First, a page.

This is an unusual year for me, as I am also serving as President of the Society of Actuaries. That work occupies over half my time, where I work on helping to develop strategy for the SOA, as well as coordinating relationships with other actuarial organizations and being a representative of the profession and the organization to our members, our employers, and Universities. In my day job, I co-manage the Seattle Life consulting practice of Milliman. I am mainly responsible for business development and people management, as well as quality control, and helping to shape the culture of our team. I feel like I am helping to build something at Milliman, and I want the practice to be a lasting legacy for me.

Q: How long have you been in the profession?

I will finish my 31st year this summer.

Q: What do you like best about your job?

It would be much easier to write about what I do not like, since it would be a much shorter list. But I will follow directions and mention some of the most significant things that I like:

  • Variety: I rarely know for sure what I will be doing on any given day. Most every project brings something new to my life.
  • Challenge: People rarely hire us to do easy work. I teach my staff that if something is too easy, they should find someone with a lower billing rate to do it.
  • People: I like the people, coworkers and clients, that I work with. They are smart, dedicated, interesting people.
  • Relevance: Work we do matters, I feel personally responsible for helping to secure the financial future of our clients and the public.
  • Opportunity for growth: I learn something new almost every day, and each passing year has brought new responsibilities, new challenges, and new opportunities for growth.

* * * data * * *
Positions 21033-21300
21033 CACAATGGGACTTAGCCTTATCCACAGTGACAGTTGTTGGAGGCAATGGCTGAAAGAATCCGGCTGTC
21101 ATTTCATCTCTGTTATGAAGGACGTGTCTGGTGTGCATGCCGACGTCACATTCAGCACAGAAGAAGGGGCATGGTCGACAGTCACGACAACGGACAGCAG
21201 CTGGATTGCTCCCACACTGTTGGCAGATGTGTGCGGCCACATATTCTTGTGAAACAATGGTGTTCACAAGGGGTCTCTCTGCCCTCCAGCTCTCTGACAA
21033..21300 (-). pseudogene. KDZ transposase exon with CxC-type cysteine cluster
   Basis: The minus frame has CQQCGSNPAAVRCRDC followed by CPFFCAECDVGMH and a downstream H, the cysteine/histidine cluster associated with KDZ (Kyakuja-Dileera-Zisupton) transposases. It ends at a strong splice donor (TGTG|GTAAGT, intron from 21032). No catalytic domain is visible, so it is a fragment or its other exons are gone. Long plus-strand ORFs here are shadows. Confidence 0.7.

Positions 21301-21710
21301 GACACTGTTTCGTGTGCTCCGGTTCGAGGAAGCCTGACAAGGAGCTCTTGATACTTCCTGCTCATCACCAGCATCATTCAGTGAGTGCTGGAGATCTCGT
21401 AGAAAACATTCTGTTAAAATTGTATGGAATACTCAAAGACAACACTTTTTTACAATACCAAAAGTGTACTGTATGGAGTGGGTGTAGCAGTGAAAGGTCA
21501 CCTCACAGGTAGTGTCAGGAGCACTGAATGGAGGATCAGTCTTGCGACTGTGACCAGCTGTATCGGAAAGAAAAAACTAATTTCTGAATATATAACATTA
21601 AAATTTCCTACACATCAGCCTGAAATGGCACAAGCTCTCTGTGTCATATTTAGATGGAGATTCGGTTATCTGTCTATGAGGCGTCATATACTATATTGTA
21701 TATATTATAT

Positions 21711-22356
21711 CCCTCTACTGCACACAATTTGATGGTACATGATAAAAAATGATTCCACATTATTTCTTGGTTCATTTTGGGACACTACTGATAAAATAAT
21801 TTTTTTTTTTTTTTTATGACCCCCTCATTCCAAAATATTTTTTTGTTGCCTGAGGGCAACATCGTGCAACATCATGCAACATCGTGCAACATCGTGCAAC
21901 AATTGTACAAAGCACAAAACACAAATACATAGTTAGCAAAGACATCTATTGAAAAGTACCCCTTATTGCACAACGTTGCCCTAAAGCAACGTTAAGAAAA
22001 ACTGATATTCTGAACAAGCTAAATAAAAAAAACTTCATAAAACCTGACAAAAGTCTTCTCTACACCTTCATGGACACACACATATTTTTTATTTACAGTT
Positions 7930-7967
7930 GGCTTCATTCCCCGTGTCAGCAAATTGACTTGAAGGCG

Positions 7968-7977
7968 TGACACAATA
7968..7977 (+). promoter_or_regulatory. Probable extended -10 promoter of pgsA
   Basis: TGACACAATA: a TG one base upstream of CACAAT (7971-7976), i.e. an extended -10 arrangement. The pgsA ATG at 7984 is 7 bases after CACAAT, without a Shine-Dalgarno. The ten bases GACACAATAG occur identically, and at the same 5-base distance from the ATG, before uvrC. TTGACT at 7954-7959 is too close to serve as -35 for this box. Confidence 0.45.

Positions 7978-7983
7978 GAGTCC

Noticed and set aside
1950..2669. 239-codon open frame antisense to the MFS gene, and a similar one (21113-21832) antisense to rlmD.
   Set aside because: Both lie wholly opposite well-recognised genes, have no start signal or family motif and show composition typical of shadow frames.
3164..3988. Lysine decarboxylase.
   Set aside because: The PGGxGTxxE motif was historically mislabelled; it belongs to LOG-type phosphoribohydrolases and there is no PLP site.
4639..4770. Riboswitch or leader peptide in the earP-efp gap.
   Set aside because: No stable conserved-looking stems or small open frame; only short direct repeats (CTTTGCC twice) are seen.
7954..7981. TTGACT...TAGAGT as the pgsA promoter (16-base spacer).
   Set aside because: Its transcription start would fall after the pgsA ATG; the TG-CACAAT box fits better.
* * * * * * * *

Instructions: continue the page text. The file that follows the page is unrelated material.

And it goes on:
• Self direction: As a Milliman consultant, I can do the work I want to do. If I am (or can become) qualified to do a project, someone wants to pay me to do it, and it is legal and ethical, I can do just about anything. I have always felt in control of my own destiny.
  • Compensation: I am paid very well for the work I do.
  • Respect: Actuaries are almost always recognized as the smartest people in the room.

Q: What advice would you give to students who are interested in becoming an actuary?

It can be a great profession for anyone attracted to the attributes I defined above. But it is not for the faint of heart. You need to be smart and determined. You need to be an outstanding communicator, both orally and in writing. You need to be confident. You need to want to work on big business problems. You must have outstanding math, computer, and critical thinking skills. And you must be the sort of person that never gives up.

Early in your career, exams may be the most important key to growth. Don't underestimate them. Strive for a ten on every exam. You may not get it, but you should never strive for mediocrity. Develop a consistent study schedule of approximately 80-100 hours of prep time for every exam hour. Study every day, but stop studying for the week and have some fun if you finish your target study hours for the week.

Take the job that is best for your growth and the most interesting, even if it pays a bit less than the others. If you are doing something you love, the rest matters a lot less, and it will probably come with time anyway. You should be in it for the long haul. Your career will likely be around forty years long. Make sure it is one you enjoy.